|14% population of Tamil Nadu|
The term Chettiar (Chetty) is a title used by various mercantile, agricultural and land owning castes in South India, especially in the states of Tamil Nadu and Kerala. It is primarily used by trading communities like Nagarathars, Arya Vysya's and 24 Manai Telungu Chettiars.
"Chetty" derives from the Sanskrit word Shreshti, meaning wealth. It has variants in other parts of India, such as the Setji term used by the Marwaris of Rajasthan, Shetty or Setty in Karnataka, Telangana and Andhra Pradesh. All of these are mercantile castes.
- "Chettiar Band, AVM To FM". http://www.outlookindia.com/. Retrieved 2016-04-09. External link in
- "Chettiars reign where wealth meets godliness". timesofindia-economictimes. Retrieved 2016-04-09.
- Bhat, Dhananjaya (19 March 2006). "Chettinad home to stately mansions". Spectrum (The Tribune). Retrieved 2016-01-07.
- Pg 23 - the word chetty in Tamil refers to Lord Muruga
- Jaffrelot, Christophe; Kumar, Sanjay (2012-05-04). Rise of the Plebeians?: The Changing Face of the Indian Legislative Assemblies. Routledge. ISBN 9781136516610.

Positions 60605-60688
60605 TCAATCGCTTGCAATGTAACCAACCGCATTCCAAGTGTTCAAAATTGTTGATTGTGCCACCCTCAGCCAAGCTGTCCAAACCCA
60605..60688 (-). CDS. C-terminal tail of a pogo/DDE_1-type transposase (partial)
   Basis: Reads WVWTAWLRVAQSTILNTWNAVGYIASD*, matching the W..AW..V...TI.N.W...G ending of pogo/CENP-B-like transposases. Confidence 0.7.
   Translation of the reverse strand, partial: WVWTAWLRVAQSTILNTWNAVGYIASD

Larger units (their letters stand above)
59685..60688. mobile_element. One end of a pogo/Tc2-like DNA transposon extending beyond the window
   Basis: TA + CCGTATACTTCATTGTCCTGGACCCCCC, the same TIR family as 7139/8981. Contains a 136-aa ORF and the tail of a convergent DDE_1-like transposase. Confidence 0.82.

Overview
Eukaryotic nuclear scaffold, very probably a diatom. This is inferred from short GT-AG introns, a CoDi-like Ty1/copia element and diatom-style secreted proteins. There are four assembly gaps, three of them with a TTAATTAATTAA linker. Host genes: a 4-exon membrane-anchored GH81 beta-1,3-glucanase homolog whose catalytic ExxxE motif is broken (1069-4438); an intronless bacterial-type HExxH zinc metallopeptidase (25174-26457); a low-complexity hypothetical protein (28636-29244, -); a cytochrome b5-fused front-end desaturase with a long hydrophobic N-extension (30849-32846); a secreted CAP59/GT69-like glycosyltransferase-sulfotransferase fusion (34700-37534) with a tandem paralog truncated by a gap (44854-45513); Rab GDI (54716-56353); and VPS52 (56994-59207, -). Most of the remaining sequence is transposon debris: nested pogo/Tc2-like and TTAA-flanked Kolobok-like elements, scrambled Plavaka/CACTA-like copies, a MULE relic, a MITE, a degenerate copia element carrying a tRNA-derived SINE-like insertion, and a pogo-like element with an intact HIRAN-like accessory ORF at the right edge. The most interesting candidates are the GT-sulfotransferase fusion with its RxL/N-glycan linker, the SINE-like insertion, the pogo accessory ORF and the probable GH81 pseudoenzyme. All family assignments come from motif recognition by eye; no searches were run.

- Christine Dobson, Asian Entrepreneurial Minorities, Curzon Press UK, 1996. (A chapter in the book is devoted to the Chettiars who set up businesses in Burma.)
- Rajeswary Brown (1993) "Chettiar capital and Southeast Asian credit networks in the inter-war period". In G. Austin and K. Sugihara, eds. Local Suppliers of Credit in the Third World, 1750-1960. (New York: St. Martin's Press).
- Kudaisya, Medha M. (2009). "Marwari and Chettiar Merchants. 1850s-1950s: Comparative Trajectories". In Kudaisya, Medha M.; Ng, Chin-Keong. Chinese and Indian Business: Historical Antecedents. Leiden: BRILL. ISBN 9789004172791.
- David Rudner (1989) Banker's Trust and the Culture of Banking among the Nattukottai Chettiars of Colonial South India. Modern Asian Studies 23 (3), 417-458.
- Heiko Schrader (1996) Chettiar Finance in Colonial Asia. Zeitschrift fur Ethnologie 121, 101-126.